Bob Dylan has conquered it all. Film, music, Nobel prizes, Academy Awards and, of course, a featured spot on a forgettable rap album. His collaboration with Kurtis Blow is a strange and fascinating addendum to Dylan, and Blow’s careers. Street Rock brings them together, a one-take rap from Dylan who expands his discography with an appearance on Kingdom Blow. What a fascinating run of form the pair were on, although considering the rut Dylan found himself in at the time, perhaps taking on a rap was the best he could manage. Does it make up for Knocked Out Loaded? Kind of, yes. Street Rock is a track Dylan should be nowhere near. For that reason, Street Rock survives on, a necessary oddity planted in the middle of a stifled decade for Dylan.
At the six-minute mark, a competent rap track is turned into a fascinating identity crisis for a big shot of 1960s acoustics. Lukewarm off the back of Empire Burlesque, Dylan must have needed some move to pastures new. A desperate attempt to try his hand where he was never thought of. Those opening bars, of the needier getting needier, ring true for a man whose 80s period was a barren place to be. Still, he persevered, trying his hand at anything and everything he could take on, and Street Rock is likely the best project Dylan worked on during the mid-1980s. Heavy and metallic whomps and jittery background discussions, record scratches and a reserved Blow build this massive, eight-minute track as high as it can go. Not even a single. Just drop Dylan onto the front of the album, a one-take man with not a single plan.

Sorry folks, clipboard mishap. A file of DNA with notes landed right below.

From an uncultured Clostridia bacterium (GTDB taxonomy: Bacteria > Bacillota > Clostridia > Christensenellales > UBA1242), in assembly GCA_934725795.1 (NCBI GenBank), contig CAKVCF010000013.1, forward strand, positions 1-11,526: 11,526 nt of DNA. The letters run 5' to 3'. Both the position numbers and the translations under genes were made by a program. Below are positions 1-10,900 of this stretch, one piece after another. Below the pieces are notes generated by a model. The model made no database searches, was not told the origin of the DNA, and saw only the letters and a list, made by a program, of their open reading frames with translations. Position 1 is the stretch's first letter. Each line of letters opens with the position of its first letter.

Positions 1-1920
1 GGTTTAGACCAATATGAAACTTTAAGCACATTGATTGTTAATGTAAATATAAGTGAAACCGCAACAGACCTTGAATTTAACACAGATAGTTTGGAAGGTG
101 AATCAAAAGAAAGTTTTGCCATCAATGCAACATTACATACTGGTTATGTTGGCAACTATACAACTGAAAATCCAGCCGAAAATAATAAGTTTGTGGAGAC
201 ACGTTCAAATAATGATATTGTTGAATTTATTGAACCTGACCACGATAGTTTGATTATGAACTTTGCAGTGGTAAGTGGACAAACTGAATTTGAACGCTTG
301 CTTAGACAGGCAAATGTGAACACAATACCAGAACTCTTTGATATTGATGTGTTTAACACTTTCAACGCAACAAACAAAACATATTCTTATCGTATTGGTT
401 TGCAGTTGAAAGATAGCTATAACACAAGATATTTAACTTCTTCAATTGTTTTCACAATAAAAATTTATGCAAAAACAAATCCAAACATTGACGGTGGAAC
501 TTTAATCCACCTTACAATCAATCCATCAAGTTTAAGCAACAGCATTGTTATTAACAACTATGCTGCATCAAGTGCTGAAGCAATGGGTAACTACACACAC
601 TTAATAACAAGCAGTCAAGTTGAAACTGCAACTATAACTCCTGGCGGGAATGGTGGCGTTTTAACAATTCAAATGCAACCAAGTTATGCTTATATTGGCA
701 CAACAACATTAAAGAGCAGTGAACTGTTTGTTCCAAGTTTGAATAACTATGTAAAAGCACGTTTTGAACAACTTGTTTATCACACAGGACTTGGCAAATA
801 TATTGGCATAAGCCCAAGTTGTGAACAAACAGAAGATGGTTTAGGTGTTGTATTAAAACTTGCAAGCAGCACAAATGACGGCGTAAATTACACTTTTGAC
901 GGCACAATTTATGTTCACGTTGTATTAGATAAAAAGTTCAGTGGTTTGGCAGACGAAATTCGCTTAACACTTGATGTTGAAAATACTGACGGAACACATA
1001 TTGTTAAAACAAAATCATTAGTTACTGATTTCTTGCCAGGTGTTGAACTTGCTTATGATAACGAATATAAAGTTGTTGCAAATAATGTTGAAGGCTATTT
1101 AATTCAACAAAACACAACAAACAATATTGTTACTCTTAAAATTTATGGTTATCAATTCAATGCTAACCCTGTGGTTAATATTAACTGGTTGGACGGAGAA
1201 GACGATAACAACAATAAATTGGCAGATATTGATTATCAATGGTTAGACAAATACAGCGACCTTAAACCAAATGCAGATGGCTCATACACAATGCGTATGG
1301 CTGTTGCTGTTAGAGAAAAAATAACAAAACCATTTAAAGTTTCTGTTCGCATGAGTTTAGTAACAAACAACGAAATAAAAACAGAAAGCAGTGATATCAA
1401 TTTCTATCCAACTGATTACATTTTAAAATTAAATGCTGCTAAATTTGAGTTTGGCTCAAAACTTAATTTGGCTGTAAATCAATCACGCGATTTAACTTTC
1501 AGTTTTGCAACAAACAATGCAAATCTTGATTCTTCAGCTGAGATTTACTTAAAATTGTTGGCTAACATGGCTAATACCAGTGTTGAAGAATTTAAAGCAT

Even then, it adds to the allure of this Kingdom Blow opener. Although the broader project falls to pieces, it is fascinating to hear Dylan backed by a drum machine and east coast, turntable beat. Although the middling lyrical beat thrown down by Blow offers little in the lengthy midsection, the tension rises and rises, just waiting for Dylan’s reappearance. Fair play to the man, he has taken major leaps from his comfort zone and delivered a fundamentally fine backing vocal. His isolated rap manages to contain the usual joys of his voice yet hold firm among the longevity of Blow’s east coast style. Blow never quite found a style that worked for him, and this empty attempt at capturing a sound Beastie Boys would further perfect proves woeful.
Despite all of that, and Dylan beginning to sound more and more like Warren Beatty in Bulworth when he raps about the dirty word of socialism, Street Rock is fine. A fascinating and historic oddity, a delicate little deep dive worth championing for just how out there it is for Mr. Tambourine Man himself to take on an eight-minute rap track that sees him bookend the song. He is used as a flawed rope bridge to parade Blow through an empty and ill-defined hit at the streets of the 1980s. It has all the instrumental solidity and blandness of the times, the Reaganomics beat and bassline shift that feature as background noise in nostalgia pop pieces. At least he pads the track out before Dylan comes in, clear as day and unsurprisingly usurping Blow.